First, know this: Toni Corman and Carol Gilbert never visited Keeneland before they started working there in 1990.
They regret all that lost time, because it turns out that Corman, 66, and Gilbert, 74, are Keeneland naturals.
The goal of the sisters, who oversee Keeneland's Green Coat customer service team, is to make sure that everyone who visits the track leaves with the same big smile they wore on arrival. If you are a Keeneland novice, they know every place you might get a little confused, and they want to help.
They also like to have fun while they do it. The current race meet — which runs through April 24 — is their 49th.
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"We never say, 'I don't know,'" Gilbert said. "We say, 'I don't know at this moment.'" Then they make it their business to get an answer.
The sisters work together as if they are equal parts of a comedy team. One will set up a joke just as the other lands the punch line.
"The only thing we can't tell you is the horse that's going to win the race," Gilbert said.
Corman jumps in to add: "We always say, 'Bet on a jockey with white pants.'"
The two pause to guffaw because, well, all jockeys wear white pants.
No question is too small. While common requests center around restrooms and food locations, Corman recalls a patron who just had to know whether an Ohio horse had ever won the Kentucky Derby.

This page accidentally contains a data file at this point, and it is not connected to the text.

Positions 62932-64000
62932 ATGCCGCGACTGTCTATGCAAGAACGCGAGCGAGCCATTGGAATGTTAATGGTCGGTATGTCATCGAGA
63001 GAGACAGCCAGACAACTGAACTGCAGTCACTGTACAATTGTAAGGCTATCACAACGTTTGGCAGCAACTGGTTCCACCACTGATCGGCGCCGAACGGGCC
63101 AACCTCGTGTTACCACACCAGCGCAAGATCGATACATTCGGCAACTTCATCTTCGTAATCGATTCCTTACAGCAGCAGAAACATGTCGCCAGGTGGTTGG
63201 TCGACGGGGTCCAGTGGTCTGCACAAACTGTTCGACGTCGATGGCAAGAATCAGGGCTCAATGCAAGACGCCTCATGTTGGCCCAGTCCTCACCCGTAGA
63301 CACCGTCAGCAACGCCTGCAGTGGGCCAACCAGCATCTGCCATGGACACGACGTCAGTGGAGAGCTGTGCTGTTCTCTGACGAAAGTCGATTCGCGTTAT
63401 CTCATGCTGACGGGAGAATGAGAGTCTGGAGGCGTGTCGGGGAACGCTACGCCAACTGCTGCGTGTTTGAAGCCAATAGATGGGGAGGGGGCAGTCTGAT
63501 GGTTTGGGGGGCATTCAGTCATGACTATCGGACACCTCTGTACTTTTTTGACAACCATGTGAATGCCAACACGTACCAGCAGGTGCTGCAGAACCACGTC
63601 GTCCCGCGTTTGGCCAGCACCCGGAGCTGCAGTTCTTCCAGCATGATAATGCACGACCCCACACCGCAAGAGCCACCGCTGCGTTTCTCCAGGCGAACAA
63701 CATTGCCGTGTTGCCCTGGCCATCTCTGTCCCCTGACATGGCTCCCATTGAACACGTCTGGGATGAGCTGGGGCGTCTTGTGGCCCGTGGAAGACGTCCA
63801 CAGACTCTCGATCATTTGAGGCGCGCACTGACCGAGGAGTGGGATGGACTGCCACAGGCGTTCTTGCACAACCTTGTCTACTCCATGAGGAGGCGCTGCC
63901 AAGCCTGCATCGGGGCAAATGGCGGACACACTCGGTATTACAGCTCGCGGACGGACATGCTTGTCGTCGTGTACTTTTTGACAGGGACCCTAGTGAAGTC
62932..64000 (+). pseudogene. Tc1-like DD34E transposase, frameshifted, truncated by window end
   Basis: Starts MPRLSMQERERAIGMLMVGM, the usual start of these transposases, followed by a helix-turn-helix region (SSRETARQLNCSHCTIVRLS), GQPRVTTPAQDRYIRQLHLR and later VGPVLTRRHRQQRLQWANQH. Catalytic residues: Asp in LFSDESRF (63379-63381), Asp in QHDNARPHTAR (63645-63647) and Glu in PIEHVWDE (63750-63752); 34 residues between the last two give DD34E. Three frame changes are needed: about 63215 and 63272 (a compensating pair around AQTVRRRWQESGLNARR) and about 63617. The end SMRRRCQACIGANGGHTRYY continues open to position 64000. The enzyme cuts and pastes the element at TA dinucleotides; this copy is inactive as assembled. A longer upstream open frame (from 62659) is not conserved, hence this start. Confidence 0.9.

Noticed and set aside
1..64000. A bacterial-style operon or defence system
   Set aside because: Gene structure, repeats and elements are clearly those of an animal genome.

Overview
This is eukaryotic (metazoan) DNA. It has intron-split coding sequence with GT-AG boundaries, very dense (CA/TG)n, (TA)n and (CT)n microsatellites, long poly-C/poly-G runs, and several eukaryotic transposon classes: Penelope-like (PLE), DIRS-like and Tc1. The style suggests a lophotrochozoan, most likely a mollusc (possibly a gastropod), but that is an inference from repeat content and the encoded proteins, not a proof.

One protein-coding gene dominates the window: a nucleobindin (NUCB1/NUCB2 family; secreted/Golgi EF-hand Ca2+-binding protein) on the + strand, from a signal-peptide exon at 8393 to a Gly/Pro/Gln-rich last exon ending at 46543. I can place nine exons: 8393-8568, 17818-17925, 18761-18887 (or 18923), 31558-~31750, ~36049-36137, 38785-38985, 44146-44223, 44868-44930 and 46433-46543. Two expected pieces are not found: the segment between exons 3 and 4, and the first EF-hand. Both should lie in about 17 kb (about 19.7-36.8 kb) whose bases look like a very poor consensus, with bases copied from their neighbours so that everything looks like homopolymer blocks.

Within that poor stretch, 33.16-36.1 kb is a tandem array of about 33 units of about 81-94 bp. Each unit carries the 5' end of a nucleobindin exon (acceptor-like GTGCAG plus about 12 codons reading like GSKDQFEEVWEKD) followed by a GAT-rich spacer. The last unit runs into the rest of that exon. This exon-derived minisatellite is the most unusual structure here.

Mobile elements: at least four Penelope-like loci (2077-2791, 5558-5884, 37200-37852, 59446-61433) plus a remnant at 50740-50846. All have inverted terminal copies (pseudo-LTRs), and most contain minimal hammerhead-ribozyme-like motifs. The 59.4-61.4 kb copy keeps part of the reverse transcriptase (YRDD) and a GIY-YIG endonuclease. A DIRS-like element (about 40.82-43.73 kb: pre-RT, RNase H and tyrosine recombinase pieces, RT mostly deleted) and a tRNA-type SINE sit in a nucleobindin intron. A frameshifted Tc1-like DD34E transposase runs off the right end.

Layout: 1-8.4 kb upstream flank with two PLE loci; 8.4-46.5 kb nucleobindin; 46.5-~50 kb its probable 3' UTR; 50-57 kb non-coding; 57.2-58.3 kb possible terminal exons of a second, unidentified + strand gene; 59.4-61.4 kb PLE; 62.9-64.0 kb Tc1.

At stake, Corman later found out, was a hot dog, a thing of modest price even at Keeneland, which the requester had to buy, after it was determined that Ohio's Wintergreen won the Derby in 1909.
"It's interesting where people's minds go," Corman said.
How did she and Gilbert get to be a Keeneland institution?
Gilbert started working in customer service at the top of elevator A after her daughter — who was working at Keeneland — was hired at what is now Lexmark and asked her mother to finish her seasonal Keeneland job.
Gilbert decided to bring in her sister for another open slot and notified her by telling her she would be going to work the next day.
"We are just two ladies aging gracefully," Gilbert said. "We can outwork a lot of the 40- and 50-"year-olds.
The work at Keeneland — which also can include such assignments as gift shop duty, library assistance and coordinating simulcast handicapping contests — has been a treasured assignment for both women, who drive in together from their homes in Harrison County, where they live five miles apart.
The women are both married, Gilbert for 56 years and Corman for 50. Gilbert has four children, eight grandchildren and two great-grandchildren. Corman has one child and one grandchild, with another grandchild on the way.
For Gilbert, the work routine helped her with healing after she lost a son in 1994.
Corman and Gilbert's favorite Keeneland events each year are the annual visit of the Clydesdales, and Corman especially likes the ride of the "headless horseman" for Halloween.
The two sisters rarely bet. They occasionally will toss in a few quarters for a group bet, but generally they prefer the atmosphere of a day at the races to betting.
Corman said the two don't plan to retire. They are both in robust health, and their daily commute takes only 40 minutes each way.
"We'll work as long as our health holds," she said.
Gilbert added: "Or until they get tired of us."